Defendant Funds argues that Grover-Cook Construction is delinquent in its fund contributions in the amount of $286,752.39, and that the matter must proceed to arbitration pursuant to the agreement between the parties. (Def.'s Opp. 4-5.) Plaintiff alleges that Mr. Grover never informed Plaintiff of the nature of the agreement with the Unions, and that Mr. Grover was not authorized to enter into such an agreement on behalf of the partnership. (Compl. ¶¶ 124-25.) Plaintiff further alleges that until June 18, 2007 - when Kelli Grover, the bookkeeper/office manager of Grover-Cook Construction and the wife of Mr. Grover, handed Plaintiff a box of documents just before the couple left town - Plaintiff was completely unaware that Grover-Cook Construction was allegedly delinquent in its fund contributions, or that an arbitration hearing was scheduled to take place in ten days. (Cook Aff. ¶¶ 18, 91-93.) When the Funds and the arbitrator refused to consent to an adjournment of the arbitration, notwithstanding Plaintiff's representation that it would be impossible for Plaintiff and his newly-retained counsel to prepare for the arbitration on such short notice (see Horowitz Cert. ¶¶ 6-10, June 24, 2007), Plaintiff came before this Court requesting an emergency order staying the arbitration.

This Court initially granted a temporary restraining order preventing the arbitration from going forward on June 28. For the reasons discussed below, however, the Court now finds that temporary restraints are no longer appropriate; that Plaintiff has not met the standard for a preliminary injunction further staying the arbitration; and that an order should be entered compelling arbitration.


The preliminary injunction standard is a familiar one. "A party seeking a preliminary injunction must show: (1) a likelihood of success on the merits; (2) that it will suffer irreparable harm if the injunction is denied; (3) that granting preliminary relief will not result in even greater harm to the nonmoving party; and (4) that the public interest favors such relief." Child Evangelism Fellowship of New Jersey, Inc. v. Stafford Twp. Sch. Dist., 386 F.3d 514, 524 (3d Cir. 2004) (quoting KOS Pharms., Inc. v. Andrx Corp., 369 F.3d 700, 708 (3d Cir. 2004)).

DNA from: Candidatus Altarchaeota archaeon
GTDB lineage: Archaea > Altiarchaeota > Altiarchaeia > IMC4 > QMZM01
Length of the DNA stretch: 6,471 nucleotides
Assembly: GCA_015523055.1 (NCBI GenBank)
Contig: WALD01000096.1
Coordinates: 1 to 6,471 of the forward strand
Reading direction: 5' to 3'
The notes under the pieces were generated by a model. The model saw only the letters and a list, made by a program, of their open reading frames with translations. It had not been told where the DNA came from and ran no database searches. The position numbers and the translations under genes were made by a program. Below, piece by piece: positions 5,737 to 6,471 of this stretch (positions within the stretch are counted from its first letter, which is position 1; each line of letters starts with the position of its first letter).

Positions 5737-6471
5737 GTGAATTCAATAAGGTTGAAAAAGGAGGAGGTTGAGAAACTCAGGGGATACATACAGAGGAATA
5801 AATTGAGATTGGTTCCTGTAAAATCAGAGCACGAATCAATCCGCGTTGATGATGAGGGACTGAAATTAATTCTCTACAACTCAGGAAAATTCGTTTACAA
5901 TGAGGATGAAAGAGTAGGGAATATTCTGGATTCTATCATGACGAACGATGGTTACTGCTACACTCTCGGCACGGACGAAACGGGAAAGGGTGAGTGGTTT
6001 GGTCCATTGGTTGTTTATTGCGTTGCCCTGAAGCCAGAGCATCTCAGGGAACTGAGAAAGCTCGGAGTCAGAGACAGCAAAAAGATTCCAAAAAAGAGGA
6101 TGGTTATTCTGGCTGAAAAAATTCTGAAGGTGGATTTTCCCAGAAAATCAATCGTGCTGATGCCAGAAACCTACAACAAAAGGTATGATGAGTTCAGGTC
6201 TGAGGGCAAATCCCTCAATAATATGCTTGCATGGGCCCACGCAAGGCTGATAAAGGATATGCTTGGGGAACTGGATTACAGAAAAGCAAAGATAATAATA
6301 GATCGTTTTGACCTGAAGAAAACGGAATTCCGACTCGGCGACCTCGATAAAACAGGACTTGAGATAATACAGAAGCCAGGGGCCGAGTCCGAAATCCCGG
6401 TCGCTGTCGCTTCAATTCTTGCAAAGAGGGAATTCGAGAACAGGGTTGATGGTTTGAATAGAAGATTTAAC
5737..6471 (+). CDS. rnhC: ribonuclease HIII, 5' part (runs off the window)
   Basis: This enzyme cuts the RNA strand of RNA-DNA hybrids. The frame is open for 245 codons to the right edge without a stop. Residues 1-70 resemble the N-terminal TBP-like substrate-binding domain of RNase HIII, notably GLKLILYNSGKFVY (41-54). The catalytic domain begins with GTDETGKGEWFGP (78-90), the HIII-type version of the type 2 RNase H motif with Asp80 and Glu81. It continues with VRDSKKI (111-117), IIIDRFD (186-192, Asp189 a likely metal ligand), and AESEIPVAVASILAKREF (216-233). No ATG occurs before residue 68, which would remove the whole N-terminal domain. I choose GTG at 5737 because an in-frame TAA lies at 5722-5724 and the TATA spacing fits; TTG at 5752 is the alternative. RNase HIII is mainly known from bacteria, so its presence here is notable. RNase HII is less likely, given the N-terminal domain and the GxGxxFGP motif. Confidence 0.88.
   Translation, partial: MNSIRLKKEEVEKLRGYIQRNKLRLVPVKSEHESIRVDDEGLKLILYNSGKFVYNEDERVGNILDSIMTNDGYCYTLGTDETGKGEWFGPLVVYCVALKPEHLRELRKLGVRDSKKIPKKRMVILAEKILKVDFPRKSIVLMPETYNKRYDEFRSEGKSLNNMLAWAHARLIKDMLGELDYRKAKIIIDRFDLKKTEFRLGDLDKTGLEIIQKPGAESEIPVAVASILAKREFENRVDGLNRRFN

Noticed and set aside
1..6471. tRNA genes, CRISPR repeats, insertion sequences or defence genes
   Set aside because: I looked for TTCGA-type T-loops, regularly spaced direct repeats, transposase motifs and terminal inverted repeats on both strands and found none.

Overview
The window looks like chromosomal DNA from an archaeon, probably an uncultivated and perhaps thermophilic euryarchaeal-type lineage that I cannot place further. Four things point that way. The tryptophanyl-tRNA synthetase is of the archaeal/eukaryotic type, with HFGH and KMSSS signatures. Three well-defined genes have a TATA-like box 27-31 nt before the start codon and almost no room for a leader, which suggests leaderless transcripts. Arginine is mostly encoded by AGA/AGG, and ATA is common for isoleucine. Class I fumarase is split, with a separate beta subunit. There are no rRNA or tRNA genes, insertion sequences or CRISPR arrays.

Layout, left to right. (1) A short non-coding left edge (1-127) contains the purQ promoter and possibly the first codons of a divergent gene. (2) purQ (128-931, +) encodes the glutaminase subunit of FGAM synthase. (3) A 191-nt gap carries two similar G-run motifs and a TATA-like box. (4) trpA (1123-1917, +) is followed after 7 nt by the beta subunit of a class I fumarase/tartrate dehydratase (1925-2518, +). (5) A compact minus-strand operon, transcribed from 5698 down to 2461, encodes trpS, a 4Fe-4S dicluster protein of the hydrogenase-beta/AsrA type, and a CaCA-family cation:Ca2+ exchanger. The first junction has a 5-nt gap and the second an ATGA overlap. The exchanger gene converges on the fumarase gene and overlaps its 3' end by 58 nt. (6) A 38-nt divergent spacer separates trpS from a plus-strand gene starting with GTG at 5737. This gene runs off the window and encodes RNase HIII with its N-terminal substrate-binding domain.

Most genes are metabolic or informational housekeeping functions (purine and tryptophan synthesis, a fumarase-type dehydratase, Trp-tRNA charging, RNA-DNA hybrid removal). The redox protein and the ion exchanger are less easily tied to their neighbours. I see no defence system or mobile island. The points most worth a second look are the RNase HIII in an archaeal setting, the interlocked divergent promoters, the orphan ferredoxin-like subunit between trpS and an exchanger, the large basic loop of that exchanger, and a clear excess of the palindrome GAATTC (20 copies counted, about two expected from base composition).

I. Likelihood of Success on the Merits

The Court's threshold inquiry focuses on the likelihood of Plaintiff's success on the merits of his arguments that Grover-Cook Construction is not subject to a legally binding arbitration clause regarding the instant dispute with Defendant Funds.

Pursuant to the Federal Arbitration Act (the "FAA"), "[a] written provision in . . . a contract . . . to settle by arbitration a controversy thereafter arising out of such contract . . . or an agreement in writing to submit to arbitration an existing controversy arising out of such a contract . . . shall be valid, irrevocable, and enforceable, save upon such grounds as exist at law or in equity for the revocation of any contract." 9 U.S.C. § 2. The FAA establishes a strong federal policy in favor of compelling arbitration over litigation, upon the court's being satisfied that the parties have in fact agreed to arbitrate the dispute in question. See Sandvik AB v. Advent Int'l Corp., 220 F.3d 99, 104-05 (3d Cir. 2000); 9 U.S.C. § 4.